By: Yohan P Chawla
This Year Next Year popularly known as TYNY, GroupM’s annual advertising spend forecast report across all forms of media was out yesterday. The popular GroupM Futures report forecasts India will be the world’s fastest growing advertising market in 2019 – a sentiment based on a forecast 14% growth in advertising expenditure.
The report talks about how digital advertising spends have been driving growth at a consistent rate of 30% YoY over the past three years, while television spends have grown by about 15% in one year, showing the trend of the possibility of digital spends exceeding television spends sooner rather than later.
India is the 10th largest ad spending market in the world, and the 3rd highest contributor to incremental ad spends.
What’s interesting here is that the optimistic forecast 14% growth rate rides two major events upcoming in 2019, literally back to back: the general elections and the ICC Cricket World Cup, and the combined share of the ad spend for these two mega events totals to 3%; expected numbers from the other biggie, the VIVO IPL, have not been added to the incremental 3% because the VIVO IPL has been happening every year. Major sectors that will drive heightened AdEx are FMCG, Auto, Digital and Retail (e-commerce, tech/telco, retail) which together will likely drive two-thirds of the ad spends.
To get additional insights on the GroupM TYNY 2019 forecast, I met up with Sam Singh, CEO – GroupM, South Asia.
On the two major spikes’ impact on AdEx growth rate:
On the AdEx growth rate, Singh said, “We look at how a cricket world cup or a general elections have played out in the past; the 3% AdEx growth is not incremental but share of, and there is a subtle difference between that, because what we are certainly not saying is that if it were a year where these two events, the cricket world cup and general elections, were not happening, then that the growth would have been 11% — that’s not what we are saying. What we are saying is that with these two events happening, of the 14% the share of spends on these two events in terms of growth, the ad ex will be 3%. What makes this more interesting is that this is one year where both these events are happening back to back, with a subtle amount of overlap as well.”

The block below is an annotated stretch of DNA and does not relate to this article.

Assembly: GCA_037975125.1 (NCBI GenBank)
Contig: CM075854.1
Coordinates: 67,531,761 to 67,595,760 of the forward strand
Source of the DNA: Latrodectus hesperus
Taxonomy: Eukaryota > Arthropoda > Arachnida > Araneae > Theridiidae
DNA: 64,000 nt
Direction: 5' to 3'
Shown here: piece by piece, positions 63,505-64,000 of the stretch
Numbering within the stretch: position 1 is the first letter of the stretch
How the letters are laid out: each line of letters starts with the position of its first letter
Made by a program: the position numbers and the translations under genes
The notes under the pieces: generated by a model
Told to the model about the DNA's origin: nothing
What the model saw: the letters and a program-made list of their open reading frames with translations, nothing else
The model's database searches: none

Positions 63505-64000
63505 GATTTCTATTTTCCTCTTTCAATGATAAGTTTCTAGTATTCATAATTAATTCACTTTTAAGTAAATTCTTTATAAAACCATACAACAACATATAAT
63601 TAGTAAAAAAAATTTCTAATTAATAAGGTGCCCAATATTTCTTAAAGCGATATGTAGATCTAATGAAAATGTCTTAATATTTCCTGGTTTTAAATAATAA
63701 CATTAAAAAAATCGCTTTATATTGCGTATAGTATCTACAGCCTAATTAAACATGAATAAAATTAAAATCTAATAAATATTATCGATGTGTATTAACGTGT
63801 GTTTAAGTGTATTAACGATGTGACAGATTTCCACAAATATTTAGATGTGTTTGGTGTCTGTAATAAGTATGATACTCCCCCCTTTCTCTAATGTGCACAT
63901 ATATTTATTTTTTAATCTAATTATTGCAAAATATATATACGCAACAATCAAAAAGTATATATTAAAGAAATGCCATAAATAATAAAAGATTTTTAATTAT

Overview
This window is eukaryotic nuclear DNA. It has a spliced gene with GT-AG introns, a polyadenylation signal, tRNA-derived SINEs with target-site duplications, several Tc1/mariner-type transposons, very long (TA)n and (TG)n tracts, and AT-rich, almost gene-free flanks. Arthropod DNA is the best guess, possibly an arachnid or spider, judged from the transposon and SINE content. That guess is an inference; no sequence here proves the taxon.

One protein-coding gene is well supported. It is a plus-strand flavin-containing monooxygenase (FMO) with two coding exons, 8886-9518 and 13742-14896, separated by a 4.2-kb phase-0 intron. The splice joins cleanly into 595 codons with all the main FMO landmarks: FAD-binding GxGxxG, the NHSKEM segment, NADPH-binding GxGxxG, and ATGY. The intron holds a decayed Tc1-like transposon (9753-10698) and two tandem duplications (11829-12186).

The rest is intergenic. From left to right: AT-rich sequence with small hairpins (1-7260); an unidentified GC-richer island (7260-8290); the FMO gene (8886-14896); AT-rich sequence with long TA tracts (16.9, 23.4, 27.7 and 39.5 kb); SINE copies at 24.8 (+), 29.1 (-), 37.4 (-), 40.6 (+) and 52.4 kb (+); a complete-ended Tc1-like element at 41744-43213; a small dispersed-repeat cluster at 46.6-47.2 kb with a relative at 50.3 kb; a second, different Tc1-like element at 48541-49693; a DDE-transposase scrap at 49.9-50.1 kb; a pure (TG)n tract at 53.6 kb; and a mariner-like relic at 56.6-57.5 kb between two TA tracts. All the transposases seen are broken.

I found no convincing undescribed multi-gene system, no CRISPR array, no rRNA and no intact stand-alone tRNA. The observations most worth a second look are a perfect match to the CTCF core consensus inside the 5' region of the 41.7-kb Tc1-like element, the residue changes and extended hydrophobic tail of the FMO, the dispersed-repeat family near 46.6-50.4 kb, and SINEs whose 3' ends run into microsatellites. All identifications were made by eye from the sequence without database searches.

On India’s global standing in AdEx
On India’s global standing, Singh said, “In the global perspective, India is at number 10 in terms of the size of AdEx, jumping to number three in terms of contribution to worldwide growth in media spends, and jumping to Number One in terms of rate of growth of 14%. What we are pegging is that the AdEx growth is twice of GDP growth, with all macro-economic factors playing their part.”
On why all media are growing:
On other forms of media, Singh said, “We are forecasting growth across various forms of media, print, radio, out of home and cinema. Cinema in particular is growing at 25% because of multiplexes with sophisticated consumers and increased purchasing power. There are micro trends that are happening within each medium, and it’s not just a digital or television story. India is a large economy where almost all media are showing growth.”
On Digital overtaking TV spends
On the possibility of digital spends overtaking television spends, Singh said, “I think with the relative sizes of television and digital, that is in the future; it’s not today or tomorrow. But what is also interesting in India is that digital has got many aspects to it – the classic content aggregators like Google and Facebook, the OOTs which have television-like content in the digital space, print players beginning to bring in content into digital… we can classify these as digital content, or the expansion of their mediums. Apps such as Tik-Tok with different formats catering to a very specific side of the market place…
“For me, digital becomes a place where content is consumed not necessarily from the point of view of the players that they are digital only, they are multimedia players.”
On the NTO: Need to Separate the noise from the trends
On TRAI’s new Tariff Order, Singh said, “Consumers have been given choice, which is great. I think we need to separate the short-term from the long-term. We need to separate out what happens to channel distribution and availability versus what happens to channel viewership, and the two may be related, but they are not the same.
“The most important thing is to keep an eye as to what is happening: what is the noise and what are trends. We are working very closely on behalf of the advertisers and our channel partners, because at the end of the day there will be some change, but nobody really knows what exactly it is going to be.”